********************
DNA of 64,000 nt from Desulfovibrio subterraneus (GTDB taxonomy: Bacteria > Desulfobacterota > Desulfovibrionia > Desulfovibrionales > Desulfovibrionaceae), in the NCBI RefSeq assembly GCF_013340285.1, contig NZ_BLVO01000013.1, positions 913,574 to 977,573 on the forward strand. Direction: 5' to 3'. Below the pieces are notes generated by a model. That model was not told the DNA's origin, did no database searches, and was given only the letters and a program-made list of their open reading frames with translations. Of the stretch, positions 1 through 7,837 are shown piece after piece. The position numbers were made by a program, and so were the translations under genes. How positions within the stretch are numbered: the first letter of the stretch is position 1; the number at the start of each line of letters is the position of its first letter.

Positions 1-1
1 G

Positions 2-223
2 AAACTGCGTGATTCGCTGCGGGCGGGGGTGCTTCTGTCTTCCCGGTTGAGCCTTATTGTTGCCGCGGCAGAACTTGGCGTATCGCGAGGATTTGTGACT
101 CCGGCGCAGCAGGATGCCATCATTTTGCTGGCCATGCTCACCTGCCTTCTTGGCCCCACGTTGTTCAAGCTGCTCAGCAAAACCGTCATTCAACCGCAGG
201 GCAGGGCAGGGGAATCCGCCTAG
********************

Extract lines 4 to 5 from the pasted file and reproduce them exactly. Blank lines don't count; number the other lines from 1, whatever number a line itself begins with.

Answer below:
Positions 2-223
2 AAACTGCGTGATTCGCTGCGGGCGGGGGTGCTTCTGTCTTCCCGGTTGAGCCTTATTGTTGCCGCGGCAGAACTTGGCGTATCGCGAGGATTTGTGACT